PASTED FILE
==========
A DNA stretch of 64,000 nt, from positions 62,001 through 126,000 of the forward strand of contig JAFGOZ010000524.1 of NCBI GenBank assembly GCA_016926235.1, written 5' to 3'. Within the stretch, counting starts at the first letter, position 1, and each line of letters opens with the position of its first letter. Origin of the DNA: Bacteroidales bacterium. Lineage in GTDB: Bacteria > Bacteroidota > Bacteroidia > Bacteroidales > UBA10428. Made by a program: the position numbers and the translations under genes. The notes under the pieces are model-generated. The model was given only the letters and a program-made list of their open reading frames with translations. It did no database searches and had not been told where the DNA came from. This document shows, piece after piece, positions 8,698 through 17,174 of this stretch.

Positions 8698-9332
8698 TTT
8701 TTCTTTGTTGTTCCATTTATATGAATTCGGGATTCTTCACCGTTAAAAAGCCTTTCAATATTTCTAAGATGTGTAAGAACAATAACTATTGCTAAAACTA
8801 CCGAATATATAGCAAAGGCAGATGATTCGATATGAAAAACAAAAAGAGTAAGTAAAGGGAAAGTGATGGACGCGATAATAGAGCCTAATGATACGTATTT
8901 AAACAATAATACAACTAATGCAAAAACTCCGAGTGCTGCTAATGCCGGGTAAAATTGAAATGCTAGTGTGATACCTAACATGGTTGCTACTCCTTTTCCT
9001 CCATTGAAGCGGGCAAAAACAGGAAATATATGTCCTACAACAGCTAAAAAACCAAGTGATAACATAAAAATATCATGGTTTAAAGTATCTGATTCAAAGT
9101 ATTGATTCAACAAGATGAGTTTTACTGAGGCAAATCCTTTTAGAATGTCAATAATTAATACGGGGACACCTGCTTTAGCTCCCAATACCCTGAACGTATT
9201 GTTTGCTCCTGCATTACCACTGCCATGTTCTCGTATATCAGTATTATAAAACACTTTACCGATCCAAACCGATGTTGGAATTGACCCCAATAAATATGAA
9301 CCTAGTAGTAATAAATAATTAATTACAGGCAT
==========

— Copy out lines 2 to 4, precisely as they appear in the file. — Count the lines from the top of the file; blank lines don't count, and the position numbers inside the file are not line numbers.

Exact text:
Positions 8698-9332
8698 TTT
8701 TTCTTTGTTGTTCCATTTATATGAATTCGGGATTCTTCACCGTTAAAAAGCCTTTCAATATTTCTAAGATGTGTAAGAACAATAACTATTGCTAAAACTA